Brill Encyclopedia of Early Christianity Online

Get access Subject: Biblical Studies and Early Christianity
General Editors: David G. HUNTER, University of Kentucky, United States, Paul J.J. van GEEST, Tilburg University, Netherlands, Bert Jan Lietaert Peerbolte, Vrije Universiteit Amsterdam, Netherlands.

The Brill Encyclopedia of Early Christianity focuses on the history of early Christian texts, authors, ideas. Its content is intended to bridge the gap between the fields of New Testament studies and patristics, covering the whole period of early Christianity up to 600 CE. The BEEC aims to provide a critical review of the methods used in Early Christian Studies and to update the historiography.

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Jairus

(1 words)

Date: 2019-03-25

James, Epistle of

(5,857 words)

Author(s): Batten, Alicia J.
The Epistle of James consists of an intriguing combination of wisdom instruction, eschatological warning, and community exhortation. The letter counsels its audience on the importance of endurance and testing (e.g. Jas 1:3), careful control of speech and the tongue (e.g. Jas 3:1–12), and the importance of not showing partiality to the rich at the expense of the poor (e.g. Jas 2:1–12). Faithfulness to and reliance upon God are central to the letter (e.g. Jas 4:4–10; Jas 4:13–17), while the topic …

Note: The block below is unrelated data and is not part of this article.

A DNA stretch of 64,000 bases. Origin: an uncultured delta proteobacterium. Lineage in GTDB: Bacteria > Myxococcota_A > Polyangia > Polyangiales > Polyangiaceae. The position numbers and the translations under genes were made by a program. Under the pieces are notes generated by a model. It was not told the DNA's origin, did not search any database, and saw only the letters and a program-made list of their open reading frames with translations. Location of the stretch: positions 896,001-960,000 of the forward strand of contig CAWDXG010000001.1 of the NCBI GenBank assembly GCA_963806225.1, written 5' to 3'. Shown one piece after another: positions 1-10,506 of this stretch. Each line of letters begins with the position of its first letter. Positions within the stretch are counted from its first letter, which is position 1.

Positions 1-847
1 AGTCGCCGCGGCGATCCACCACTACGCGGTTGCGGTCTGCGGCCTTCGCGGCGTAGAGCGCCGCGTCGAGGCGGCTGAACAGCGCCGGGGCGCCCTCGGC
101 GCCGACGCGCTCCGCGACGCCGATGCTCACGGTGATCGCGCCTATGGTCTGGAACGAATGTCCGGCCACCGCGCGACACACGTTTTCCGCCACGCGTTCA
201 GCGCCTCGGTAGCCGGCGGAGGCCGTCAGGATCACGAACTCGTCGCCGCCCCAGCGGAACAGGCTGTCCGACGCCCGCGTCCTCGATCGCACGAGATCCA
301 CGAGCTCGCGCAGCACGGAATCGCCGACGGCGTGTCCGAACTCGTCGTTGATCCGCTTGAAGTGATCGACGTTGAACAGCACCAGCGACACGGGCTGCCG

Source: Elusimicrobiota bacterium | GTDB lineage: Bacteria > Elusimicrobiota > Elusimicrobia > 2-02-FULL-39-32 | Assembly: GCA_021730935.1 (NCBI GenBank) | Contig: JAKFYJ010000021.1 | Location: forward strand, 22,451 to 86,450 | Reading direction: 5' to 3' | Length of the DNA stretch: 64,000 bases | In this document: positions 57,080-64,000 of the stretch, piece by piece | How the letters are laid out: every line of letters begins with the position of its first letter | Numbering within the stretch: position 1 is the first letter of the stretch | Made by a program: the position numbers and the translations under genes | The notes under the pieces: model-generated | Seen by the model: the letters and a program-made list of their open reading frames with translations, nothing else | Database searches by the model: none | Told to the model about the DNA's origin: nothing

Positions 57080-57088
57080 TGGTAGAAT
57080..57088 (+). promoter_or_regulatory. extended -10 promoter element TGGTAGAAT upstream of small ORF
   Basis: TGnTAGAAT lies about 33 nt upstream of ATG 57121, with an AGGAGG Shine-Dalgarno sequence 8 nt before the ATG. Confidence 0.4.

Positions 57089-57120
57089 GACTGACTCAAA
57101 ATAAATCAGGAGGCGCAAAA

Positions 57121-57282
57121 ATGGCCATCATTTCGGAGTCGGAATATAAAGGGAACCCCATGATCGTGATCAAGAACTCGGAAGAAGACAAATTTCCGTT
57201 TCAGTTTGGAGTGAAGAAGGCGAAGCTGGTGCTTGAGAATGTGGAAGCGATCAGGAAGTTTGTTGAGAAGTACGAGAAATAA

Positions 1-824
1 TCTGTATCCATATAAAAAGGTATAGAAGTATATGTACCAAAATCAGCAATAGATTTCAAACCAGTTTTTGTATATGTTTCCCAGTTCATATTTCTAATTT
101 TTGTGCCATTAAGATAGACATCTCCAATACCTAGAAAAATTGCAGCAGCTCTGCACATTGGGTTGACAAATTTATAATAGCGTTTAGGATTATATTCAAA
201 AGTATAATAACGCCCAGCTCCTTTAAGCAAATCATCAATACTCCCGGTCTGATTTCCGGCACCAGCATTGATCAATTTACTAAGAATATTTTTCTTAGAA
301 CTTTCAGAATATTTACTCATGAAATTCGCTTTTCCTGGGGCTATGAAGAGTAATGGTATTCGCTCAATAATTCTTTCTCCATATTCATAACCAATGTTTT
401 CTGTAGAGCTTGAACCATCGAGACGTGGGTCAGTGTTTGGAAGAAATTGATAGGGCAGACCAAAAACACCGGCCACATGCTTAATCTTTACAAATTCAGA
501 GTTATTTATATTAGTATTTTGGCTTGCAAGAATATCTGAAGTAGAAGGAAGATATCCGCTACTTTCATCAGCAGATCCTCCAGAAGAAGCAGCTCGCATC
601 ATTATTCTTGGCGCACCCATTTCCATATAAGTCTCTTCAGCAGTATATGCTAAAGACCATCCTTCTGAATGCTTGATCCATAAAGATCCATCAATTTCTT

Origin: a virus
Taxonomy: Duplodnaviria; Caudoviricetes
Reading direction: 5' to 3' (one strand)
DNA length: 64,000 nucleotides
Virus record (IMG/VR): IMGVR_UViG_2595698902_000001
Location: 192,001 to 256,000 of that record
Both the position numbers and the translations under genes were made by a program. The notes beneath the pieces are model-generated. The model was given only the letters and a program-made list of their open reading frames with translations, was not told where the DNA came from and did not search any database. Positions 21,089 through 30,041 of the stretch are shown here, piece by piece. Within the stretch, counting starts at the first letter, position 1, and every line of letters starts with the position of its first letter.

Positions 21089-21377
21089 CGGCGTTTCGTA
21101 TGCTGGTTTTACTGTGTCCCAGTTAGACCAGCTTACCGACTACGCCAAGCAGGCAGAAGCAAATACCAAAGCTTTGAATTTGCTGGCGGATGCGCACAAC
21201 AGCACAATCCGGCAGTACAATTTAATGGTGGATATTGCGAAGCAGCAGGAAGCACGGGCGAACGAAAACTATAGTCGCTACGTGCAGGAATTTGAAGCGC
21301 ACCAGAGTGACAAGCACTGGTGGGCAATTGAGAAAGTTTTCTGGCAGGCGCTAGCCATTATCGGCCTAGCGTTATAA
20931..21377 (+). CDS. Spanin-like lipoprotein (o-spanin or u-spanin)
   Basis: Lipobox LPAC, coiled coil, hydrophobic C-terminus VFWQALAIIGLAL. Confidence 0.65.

Date: 2019-03-25

James the Great

(2,624 words)

Author(s): Meiser, Martin
James, Son of Zebedee (d. 43 CE), was one of the three most intimate disciples of Jesus (along with Peter and his brother John) among the 12 apostles. Zebedee, his father, was a fisherman on the Sea of Galilee, probably living in or near Capernaum. Zebedee had some hired men, so his family was not as poor as the family of Peter and Andrew. The name James is well known. In the Old Testament the son of Isaac is the only one who bears this name (see Gen 25:26). After the 2nd century BCE, the name is used more often: within the list of the translators’ names in Let. Aris. 47–50, “James” occurs twice; in Je…
Date: 2019-03-25